- Macleod, John & Davey Smith, George & Metcalfe, Chris & Hart, Carole, 2005. "Is subjective social status a more important determinant of health than objective social status? Evidence from a prospective observational study of Scottish men," Social Science & Medicine, Elsevier, vol. 61(9), pages 1916-1929, November.
- Johanna Lundberg & Margareta Kristenson, 2008. "Is Subjective Status Influenced by Psychosocial Factors?," Social Indicators Research: An International and Interdisciplinary Journal for Quality-of-Life Measurement, Springer, vol. 89(3), pages 375-390, December.
- Sakurai, Keiko & Kawakami, Norito & Yamaoka, Kazue & Ishikawa, Hirono & Hashimoto, Hideki, 2010. "The impact of subjective and objective social status on psychological distress among men and women in Japan," Social Science & Medicine, Elsevier, vol. 70(11), pages 1832-1839, June.
When requesting a correction, please mention this item's handle: RePEc:spr:soinre:v:111:y:2013:i:1:p:161-173. See general information about how to correct material in RePEc.
For technical questions regarding this item, or to correct its authors, title, abstract, bibliographic or download information, contact: (Sonal Shukla)or (Rebekah McClure)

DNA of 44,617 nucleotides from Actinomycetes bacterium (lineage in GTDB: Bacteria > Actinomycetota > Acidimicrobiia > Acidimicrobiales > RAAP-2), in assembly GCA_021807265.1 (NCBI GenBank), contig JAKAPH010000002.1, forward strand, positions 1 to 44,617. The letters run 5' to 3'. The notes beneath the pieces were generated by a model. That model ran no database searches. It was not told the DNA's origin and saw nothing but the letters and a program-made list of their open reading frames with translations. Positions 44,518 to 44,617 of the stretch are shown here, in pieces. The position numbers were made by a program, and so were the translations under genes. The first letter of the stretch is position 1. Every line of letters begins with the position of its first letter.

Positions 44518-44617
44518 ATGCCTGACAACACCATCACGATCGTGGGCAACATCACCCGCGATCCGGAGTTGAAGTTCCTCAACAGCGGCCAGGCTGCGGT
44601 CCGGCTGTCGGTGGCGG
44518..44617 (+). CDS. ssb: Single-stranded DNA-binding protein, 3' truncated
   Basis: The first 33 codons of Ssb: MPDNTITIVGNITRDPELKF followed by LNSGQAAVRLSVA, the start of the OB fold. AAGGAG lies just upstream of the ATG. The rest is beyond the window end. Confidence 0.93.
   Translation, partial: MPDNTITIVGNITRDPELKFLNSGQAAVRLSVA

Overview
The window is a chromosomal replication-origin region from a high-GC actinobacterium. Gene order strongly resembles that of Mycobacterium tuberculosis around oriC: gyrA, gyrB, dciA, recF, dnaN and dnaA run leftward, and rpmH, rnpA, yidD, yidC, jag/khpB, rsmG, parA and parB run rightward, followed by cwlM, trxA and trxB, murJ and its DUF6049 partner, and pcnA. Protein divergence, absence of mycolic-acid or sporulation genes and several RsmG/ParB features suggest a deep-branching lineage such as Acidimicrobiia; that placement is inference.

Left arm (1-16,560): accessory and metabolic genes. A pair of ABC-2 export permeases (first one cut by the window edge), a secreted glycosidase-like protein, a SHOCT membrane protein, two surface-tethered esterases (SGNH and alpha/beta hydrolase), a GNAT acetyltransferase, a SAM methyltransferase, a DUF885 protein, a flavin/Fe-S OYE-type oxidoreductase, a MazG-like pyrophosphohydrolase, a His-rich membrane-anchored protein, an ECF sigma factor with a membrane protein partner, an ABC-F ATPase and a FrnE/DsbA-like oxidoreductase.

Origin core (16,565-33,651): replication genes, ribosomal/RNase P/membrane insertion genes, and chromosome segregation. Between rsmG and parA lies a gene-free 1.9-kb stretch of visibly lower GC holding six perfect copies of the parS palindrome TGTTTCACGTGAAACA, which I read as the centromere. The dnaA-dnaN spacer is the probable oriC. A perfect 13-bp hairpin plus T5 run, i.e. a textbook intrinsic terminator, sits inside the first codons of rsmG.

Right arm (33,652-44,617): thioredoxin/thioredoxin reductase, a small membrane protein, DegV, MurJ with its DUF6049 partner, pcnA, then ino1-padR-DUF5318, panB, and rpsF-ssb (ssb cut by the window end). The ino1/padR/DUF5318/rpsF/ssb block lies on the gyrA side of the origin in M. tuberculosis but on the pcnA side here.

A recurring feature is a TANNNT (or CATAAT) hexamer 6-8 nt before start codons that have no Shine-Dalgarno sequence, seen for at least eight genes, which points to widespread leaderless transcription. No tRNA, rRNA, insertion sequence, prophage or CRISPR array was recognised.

If you have authored this item and are not yet registered with RePEc, we encourage you to do it here. This allows to link your profile to this item. It also allows you to accept potential citations to this item that we are uncertain about.
If references are entirely missing, you can add them using this form.
If the full references list an item that is present in RePEc, but the system did not link to it, you can help with this form.
If you know of missing items citing this one, you can help us creating those links by adding the relevant references in the same way as above, for each refering item. If you are a registered author of this item, you may also want to check the "citations" tab in your profile, as there may be some citations waiting for confirmation.
Please note that corrections may take a couple of weeks to filter through the various RePEc services.